Williamsburg, Bedford-Stuyvesant/Bushwick and Boerum Hill are ground zero in the increase of storefront vacancies, according to a startling report that Comptroller Scott Stringer released yesterday.
The reported collected data from 2007-2017 from each borough and found the that the vacancy rate rose nearly 50% across the city. Although the city’s economy has grown over the past decade, with 330,000 new residents and 660,000 new jobs created, barren storefront have become all too common, with many staying vacant for months and years, the report found.
In its findings, the report highlights three factors that have had a significant impact: the “Amazon Effect” or the rise of online retailing, rising rents and regulatory burdens. Within the report, the Comptroller provided a set of 24 neighborhood profiles which track trends in rent costs, property taxes, total retail square footage, and regulatory burdens.
Boemum Hill, for example, a neighborhood with a total retail space of 2.5 million square feet as of 2017, had a vacancy rate of 2.70% in 2007 with the square footage of 33,852. The latest data from 2017 shows that that square footage has quintupled to 193,015 square feet and a vacancy rate of 11.38%, according to the city’Department of City Planning Pluto Data.
Williamsburg, a trendy neighborhood whose residents have historically been Dominican and Hasidic Jews, has a total retail space of 1.7M square feet and 124 vacant retail spaces, or a rate of 14.16%. In a four year snapshot from 2013-2017, Williamsburg’s vacant square footage rose from 30,043 to nearly 74,000.
Bedford-Stuyvesant and Bushwich, another trendy neighborhood has a 176 vacant retail spaces, the report found.
The report revealed that within these neighborhoods, there has been a rise of chain stores and services oriented businesses like restaurants and bars, but also personal services like boutique fitness spaces, nail shops, salons and barbershops.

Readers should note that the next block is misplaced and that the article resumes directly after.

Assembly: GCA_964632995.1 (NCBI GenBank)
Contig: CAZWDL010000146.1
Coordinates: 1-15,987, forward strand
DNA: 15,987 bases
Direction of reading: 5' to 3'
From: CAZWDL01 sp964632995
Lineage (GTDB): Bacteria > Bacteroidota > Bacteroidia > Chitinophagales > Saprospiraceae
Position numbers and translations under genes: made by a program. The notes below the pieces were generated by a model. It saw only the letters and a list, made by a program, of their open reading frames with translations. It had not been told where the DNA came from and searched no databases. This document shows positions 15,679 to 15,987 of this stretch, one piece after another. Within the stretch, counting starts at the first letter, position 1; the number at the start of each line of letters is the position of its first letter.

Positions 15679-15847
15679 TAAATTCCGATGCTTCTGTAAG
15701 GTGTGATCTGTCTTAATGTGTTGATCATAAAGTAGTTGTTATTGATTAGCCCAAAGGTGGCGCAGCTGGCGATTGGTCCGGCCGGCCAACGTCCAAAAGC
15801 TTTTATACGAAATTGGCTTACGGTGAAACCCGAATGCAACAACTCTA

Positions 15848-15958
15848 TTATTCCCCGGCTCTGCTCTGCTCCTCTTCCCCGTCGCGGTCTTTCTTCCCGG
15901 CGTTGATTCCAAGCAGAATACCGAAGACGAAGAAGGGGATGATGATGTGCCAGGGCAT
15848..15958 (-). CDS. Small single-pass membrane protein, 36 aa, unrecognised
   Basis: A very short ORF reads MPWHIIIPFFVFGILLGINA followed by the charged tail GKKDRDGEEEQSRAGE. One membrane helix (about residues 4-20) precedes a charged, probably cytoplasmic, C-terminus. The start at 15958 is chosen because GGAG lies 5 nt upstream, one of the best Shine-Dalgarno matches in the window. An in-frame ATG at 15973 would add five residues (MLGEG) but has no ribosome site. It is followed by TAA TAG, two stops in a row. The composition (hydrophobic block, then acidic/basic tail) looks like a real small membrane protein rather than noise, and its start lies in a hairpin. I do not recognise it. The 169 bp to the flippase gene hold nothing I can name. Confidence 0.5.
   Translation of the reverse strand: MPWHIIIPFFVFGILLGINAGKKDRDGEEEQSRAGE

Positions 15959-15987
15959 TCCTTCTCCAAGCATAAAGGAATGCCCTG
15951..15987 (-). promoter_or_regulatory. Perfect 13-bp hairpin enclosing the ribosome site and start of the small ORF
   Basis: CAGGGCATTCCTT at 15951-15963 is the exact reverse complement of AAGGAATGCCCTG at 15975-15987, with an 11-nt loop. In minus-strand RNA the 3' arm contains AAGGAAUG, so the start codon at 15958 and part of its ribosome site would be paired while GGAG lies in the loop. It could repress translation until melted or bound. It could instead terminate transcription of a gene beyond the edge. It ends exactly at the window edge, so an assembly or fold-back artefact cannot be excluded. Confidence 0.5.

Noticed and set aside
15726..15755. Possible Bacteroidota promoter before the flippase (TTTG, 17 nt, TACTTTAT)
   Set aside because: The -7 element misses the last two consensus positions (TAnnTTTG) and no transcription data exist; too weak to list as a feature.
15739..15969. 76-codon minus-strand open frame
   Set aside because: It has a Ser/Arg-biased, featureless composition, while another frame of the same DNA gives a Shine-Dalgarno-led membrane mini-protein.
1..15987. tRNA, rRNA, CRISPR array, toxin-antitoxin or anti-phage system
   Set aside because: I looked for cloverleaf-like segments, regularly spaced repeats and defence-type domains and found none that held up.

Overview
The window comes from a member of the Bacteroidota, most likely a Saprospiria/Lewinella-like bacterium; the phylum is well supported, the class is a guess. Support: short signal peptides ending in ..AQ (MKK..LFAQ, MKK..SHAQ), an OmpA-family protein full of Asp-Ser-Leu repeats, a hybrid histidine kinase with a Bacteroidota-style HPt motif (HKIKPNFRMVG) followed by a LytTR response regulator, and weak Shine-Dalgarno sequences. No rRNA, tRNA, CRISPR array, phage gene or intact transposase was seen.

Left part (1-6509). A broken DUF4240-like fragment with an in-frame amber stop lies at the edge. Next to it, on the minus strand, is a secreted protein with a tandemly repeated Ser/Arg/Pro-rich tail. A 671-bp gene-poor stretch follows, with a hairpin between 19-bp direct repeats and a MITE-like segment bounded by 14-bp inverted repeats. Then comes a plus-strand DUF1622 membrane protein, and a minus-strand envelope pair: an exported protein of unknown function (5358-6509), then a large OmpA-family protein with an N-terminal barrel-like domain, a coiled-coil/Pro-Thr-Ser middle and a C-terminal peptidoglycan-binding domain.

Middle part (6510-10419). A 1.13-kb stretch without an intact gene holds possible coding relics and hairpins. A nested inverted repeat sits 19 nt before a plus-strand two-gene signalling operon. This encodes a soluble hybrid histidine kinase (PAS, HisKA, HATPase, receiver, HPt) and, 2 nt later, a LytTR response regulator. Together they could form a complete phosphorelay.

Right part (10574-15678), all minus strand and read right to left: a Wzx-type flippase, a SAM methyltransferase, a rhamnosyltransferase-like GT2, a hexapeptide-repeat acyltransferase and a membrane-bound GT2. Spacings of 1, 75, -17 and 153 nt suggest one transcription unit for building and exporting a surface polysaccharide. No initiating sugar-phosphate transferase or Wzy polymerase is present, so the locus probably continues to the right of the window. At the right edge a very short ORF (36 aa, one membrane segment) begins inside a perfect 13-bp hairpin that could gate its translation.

The rise of e-commerce and online shopping has given way for businesses like these to step in. Amazon saw a rise in sales from $14.8 billion in pre-recession 2007, to $177.9 billion in 2017. Regression analysis shows Amazon sales are associated with retail vacancy. In a ten year period, NYC vacant retail square footage rose by nearly one percentage point.
Stringer proposes creating a more small-business friendly city to transform the face of retail storefronts. A series of recommendations included in the report included a tax incentives for independent merchandise retailers in high-vacancy pockets, incorporating retail demand into neighborhood planning, and creating a multi-agency task force that assists new businesses by coordinating and expediting regulatory actions.
“Change is the one constant in New York City – and sometimes, change can be overwhelming. Even as our economy has grown, many mom-and-pop stores have been left behind, transforming spaces once owned by local small businesses into barren storefronts,” said Stringer.
“This isn’t just about empty buildings and neighborhood blight, it’s about the affordability crisis in our city. We need to use every tool in the box to tackle affordability, support small businesses and ensure New Yorkers are equipped to succeed in the new economic reality,” he added.